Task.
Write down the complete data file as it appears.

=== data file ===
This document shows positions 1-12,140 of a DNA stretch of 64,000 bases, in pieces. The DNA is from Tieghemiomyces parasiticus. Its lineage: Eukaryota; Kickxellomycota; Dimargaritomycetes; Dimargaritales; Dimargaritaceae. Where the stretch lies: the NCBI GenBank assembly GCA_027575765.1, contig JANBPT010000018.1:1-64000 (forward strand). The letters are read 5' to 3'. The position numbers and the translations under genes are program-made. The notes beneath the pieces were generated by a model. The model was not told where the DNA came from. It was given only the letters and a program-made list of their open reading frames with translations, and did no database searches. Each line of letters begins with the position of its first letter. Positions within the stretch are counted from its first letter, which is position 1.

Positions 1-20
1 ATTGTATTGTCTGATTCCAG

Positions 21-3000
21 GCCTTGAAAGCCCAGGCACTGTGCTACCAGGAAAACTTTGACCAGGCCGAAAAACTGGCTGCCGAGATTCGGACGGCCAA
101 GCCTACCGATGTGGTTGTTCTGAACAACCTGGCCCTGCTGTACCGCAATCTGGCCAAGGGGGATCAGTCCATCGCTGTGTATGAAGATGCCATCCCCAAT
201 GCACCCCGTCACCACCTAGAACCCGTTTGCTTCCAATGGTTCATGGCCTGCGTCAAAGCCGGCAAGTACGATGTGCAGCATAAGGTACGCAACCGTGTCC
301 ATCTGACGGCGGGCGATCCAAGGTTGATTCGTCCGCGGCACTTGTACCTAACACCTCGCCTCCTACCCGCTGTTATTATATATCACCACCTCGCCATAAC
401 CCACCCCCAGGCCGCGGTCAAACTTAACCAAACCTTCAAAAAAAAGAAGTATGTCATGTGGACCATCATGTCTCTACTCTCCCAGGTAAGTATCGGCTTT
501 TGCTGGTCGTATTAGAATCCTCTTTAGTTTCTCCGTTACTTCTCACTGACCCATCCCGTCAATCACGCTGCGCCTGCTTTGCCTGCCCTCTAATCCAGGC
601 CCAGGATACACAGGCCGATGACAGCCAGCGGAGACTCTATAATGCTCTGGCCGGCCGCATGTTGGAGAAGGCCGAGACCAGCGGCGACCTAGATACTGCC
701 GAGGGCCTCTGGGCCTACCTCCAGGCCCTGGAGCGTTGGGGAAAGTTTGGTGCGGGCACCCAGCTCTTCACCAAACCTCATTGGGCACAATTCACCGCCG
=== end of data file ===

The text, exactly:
This document shows positions 1-12,140 of a DNA stretch of 64,000 bases, in pieces. The DNA is from Tieghemiomyces parasiticus. Its lineage: Eukaryota; Kickxellomycota; Dimargaritomycetes; Dimargaritales; Dimargaritaceae. Where the stretch lies: the NCBI GenBank assembly GCA_027575765.1, contig JANBPT010000018.1:1-64000 (forward strand). The letters are read 5' to 3'. The position numbers and the translations under genes are program-made. The notes beneath the pieces were generated by a model. The model was not told where the DNA came from. It was given only the letters and a program-made list of their open reading frames with translations, and did no database searches. Each line of letters begins with the position of its first letter. Positions within the stretch are counted from its first letter, which is position 1.

Positions 1-20
1 ATTGTATTGTCTGATTCCAG

Positions 21-3000
21 GCCTTGAAAGCCCAGGCACTGTGCTACCAGGAAAACTTTGACCAGGCCGAAAAACTGGCTGCCGAGATTCGGACGGCCAA
101 GCCTACCGATGTGGTTGTTCTGAACAACCTGGCCCTGCTGTACCGCAATCTGGCCAAGGGGGATCAGTCCATCGCTGTGTATGAAGATGCCATCCCCAAT
201 GCACCCCGTCACCACCTAGAACCCGTTTGCTTCCAATGGTTCATGGCCTGCGTCAAAGCCGGCAAGTACGATGTGCAGCATAAGGTACGCAACCGTGTCC
301 ATCTGACGGCGGGCGATCCAAGGTTGATTCGTCCGCGGCACTTGTACCTAACACCTCGCCTCCTACCCGCTGTTATTATATATCACCACCTCGCCATAAC
401 CCACCCCCAGGCCGCGGTCAAACTTAACCAAACCTTCAAAAAAAAGAAGTATGTCATGTGGACCATCATGTCTCTACTCTCCCAGGTAAGTATCGGCTTT
501 TGCTGGTCGTATTAGAATCCTCTTTAGTTTCTCCGTTACTTCTCACTGACCCATCCCGTCAATCACGCTGCGCCTGCTTTGCCTGCCCTCTAATCCAGGC
601 CCAGGATACACAGGCCGATGACAGCCAGCGGAGACTCTATAATGCTCTGGCCGGCCGCATGTTGGAGAAGGCCGAGACCAGCGGCGACCTAGATACTGCC
701 GAGGGCCTCTGGGCCTACCTCCAGGCCCTGGAGCGTTGGGGAAAGTTTGGTGCGGGCACCCAGCTCTTCACCAAACCTCATTGGGCACAATTCACCGCCG